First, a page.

Tilde Holm is an 18-year old Swedish girl, currently studying social sciences with a specialization in international relations. As a hobby activist and spare time writer she wants to make a change, and believes that using her words on the internet is a good way to do so. Tilde is the director of the PR Team for Nordic Study Abroad Conference, Co-Founder of Let’s Talk Equality and a blogger for Girls’ Globe. Her biggest passion is gender equality and women’s rights, and her goal is to work with global matters to be able to make a change for women and girls.
What is your background?
Tilde Holm: I am currently in my senior year of high school in Sweden, where I study Social Sciences and International relations. Education is one of the most important things to me, which is why I am currently working as the Director of Public Relations for Nordic Study Abroad Conference. My aim is to pursue a bachelor’s degree abroad, within International Relations, Sociology or Gender studies. I’ve been involved in several different social sciences-related organizations, and last year I joined Girls’ Globe, where I get to write about my deepest passion – Gender Equality. Since then, I’ve participated in Women Deliver in Copenhagen, and UN General Assembly week in New York.
You are also currently in the progress of producing a documentary on maternal health in Indonesia, entitled Project Let’s Talk Equality. What is your vision for the project, and what is your expected process?
Tilde Holm: I’ve always cared a lot about women’s’ rights, but I wasn’t quite aware of the current maternal health situation before I joined Girls’ Globe.
However, as I learned more about the midwife crisis, I realized that something had to be done. In our senior year, my friend Anna and I were supposed to start an entrepreneurial project, and decided to do something for the sake of mothers worldwide. With Project Let’s Talk Equality, we want to shed light on grassroots movements that are doing incredible things for mothers and families, and inspire others to do the same thing. We are planning on visiting White Ribbon Alliance in Indonesia to document their important work, and just launched a crowdfunding campaign to gather the money needed for the documentary.
Why did you specifically choose to focus on maternal health in Jakarta? What are the biggest drivers of high maternal mortality in Jakarta?
Tilde Holm: Although there is a midwife crisis in a lot of countries, we decided to focus on Indonesia. Not everyone have access to birth control and family planning, especially not in the rural cities. Only 73% of the births are attended by skilled personnel. We were fascinated by the fact that everyone working for White Ribbon Alliance Indonesia are volunteers, they dedicate their lived to this because they believe in what they are doing. Together they work with families in what they call the Alert Villages, where in 2003 two women per hour died in child labor. We wanted to highlight their important work.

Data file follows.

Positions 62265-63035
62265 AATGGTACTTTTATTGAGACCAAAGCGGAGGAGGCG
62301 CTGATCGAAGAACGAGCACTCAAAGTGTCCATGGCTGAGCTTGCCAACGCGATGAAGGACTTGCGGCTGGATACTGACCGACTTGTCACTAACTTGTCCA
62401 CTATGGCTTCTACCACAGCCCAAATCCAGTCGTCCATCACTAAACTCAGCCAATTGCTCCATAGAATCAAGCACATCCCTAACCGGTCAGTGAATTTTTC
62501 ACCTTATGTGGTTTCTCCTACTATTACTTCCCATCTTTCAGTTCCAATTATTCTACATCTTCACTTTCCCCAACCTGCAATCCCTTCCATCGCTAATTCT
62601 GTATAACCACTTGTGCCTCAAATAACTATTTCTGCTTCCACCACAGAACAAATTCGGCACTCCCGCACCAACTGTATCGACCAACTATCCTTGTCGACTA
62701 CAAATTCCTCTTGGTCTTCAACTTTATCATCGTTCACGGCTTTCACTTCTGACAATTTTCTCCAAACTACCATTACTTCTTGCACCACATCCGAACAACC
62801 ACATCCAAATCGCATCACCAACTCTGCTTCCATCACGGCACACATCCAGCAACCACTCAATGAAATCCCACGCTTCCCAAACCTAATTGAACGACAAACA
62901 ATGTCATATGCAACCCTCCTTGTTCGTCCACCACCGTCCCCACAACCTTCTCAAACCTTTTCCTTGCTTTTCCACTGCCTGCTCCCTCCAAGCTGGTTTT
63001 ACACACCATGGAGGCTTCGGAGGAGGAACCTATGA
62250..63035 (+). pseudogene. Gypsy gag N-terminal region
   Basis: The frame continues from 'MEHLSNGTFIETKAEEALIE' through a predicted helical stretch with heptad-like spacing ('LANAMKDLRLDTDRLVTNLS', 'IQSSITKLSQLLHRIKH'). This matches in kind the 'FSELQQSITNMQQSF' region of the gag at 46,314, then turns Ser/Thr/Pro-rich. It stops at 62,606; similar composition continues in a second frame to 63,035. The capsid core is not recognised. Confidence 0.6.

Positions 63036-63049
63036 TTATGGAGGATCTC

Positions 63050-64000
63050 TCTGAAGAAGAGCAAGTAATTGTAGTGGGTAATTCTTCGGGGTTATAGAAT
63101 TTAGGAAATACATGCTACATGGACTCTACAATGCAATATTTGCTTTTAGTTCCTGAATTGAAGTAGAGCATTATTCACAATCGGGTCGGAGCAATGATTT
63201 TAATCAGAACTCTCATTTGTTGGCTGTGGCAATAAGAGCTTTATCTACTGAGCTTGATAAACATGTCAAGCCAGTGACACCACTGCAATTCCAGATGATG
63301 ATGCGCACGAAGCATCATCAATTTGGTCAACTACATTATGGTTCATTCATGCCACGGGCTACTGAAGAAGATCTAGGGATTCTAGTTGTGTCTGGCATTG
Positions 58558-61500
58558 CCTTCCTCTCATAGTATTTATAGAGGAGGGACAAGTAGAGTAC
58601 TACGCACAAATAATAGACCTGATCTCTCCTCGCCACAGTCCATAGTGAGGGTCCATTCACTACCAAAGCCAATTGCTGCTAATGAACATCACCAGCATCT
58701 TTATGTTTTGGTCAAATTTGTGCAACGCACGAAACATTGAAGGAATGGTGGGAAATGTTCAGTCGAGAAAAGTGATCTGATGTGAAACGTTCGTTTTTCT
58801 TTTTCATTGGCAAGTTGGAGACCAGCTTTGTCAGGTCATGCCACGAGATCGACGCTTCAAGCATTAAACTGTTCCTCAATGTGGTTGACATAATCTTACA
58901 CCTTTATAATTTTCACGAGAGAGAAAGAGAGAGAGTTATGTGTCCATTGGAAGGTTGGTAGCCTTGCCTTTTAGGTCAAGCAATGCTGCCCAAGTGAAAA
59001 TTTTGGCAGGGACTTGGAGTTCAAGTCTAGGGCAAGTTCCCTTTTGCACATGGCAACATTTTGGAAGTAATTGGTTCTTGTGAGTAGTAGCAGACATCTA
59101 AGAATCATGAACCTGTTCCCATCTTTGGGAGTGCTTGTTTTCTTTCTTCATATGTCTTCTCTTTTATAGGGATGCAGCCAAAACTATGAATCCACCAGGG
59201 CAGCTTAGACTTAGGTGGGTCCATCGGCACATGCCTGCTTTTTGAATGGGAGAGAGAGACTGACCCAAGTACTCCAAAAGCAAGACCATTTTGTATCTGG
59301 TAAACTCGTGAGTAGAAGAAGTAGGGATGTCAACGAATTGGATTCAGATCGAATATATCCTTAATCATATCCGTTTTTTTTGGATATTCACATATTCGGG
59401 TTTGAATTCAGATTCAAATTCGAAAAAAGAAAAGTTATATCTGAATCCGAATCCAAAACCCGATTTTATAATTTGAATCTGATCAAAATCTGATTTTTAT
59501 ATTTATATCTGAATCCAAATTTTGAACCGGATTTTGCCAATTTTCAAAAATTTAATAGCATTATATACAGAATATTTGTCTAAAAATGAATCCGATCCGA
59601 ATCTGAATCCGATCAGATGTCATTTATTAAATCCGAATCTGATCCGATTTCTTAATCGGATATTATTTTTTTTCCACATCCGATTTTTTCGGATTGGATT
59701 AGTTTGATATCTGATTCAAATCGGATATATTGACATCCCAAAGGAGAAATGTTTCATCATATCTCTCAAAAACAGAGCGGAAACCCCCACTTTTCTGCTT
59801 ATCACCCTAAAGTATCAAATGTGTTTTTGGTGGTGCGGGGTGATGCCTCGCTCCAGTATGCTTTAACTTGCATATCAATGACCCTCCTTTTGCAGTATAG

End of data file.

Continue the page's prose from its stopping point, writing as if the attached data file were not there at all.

Can you discuss the state of maternal health in Sweden?
Tilde Holm: Although Sweden is generally considered one of the best countries for maternal health, we are right now facing a midwife crisis. Our welfare system generally equals good health care, but a current lack in skilled personnel and available rooms has caused increasingly poor conditions within health care the last couple of years. In order to regain our great and well-deserved reputation as being one of the best countries for mothers, we need improve the situation for midwives, and educate more people within this area.
Can you talk about one woman who has impacted your life?
Tilde Holm: My grandmother! She passed a couple of years ago, but she was the most kick-ass woman I’ve ever met. No matter how ill she was, she would get up and do everything she would do on a regular day. I’m still waiting for the day I’ll meet a man as tough as my grandmother.
On a personal level, why does women’s empowerment matter to you?
Tilde Holm: Oh, there is so much I could say about this. I’ve always been ambitious and confident, traits that aren’t always appreciated when you’re a woman. To me it’s insane that I might end up doing the same job as a man and yet get paid less. I am sick of being restricted by gender norms and sexism, and hope that the next generation won’t have to grow up feeling like they should act in certain ways just because of their gender. My biggest hope right now is that we can reduce sexism in media, which I think causes a lot of the other problems we have related to the gender gap. There are a lot of things we have to do, but I definitely feel that we are making progress!
What advice do you have for those interested in social entrepreneurship and international development?
Tilde Holm: Find your passion and go for it! Things are a lot easier if you love what you are doing. Believe in yourself, and look to the possibilities instead of the boundaries. And also, find other people that are interested in the same things as you- together it’s easier to make great things happen.
What are your favorite books, films, websites and resources related to international development, women’s empowerment and social justice?
Tilde Holm: Of course, Girls’ Globe is a wonderful website for everything that concerns gender equality. But I also love reading about different theories within international relations. I am currently reading Imagined Communities by Benedict Anderson, a very interesting book on nationalism and why it exists, another issue I am very interested in. Really, I’ll read anything on international matters that comes my way!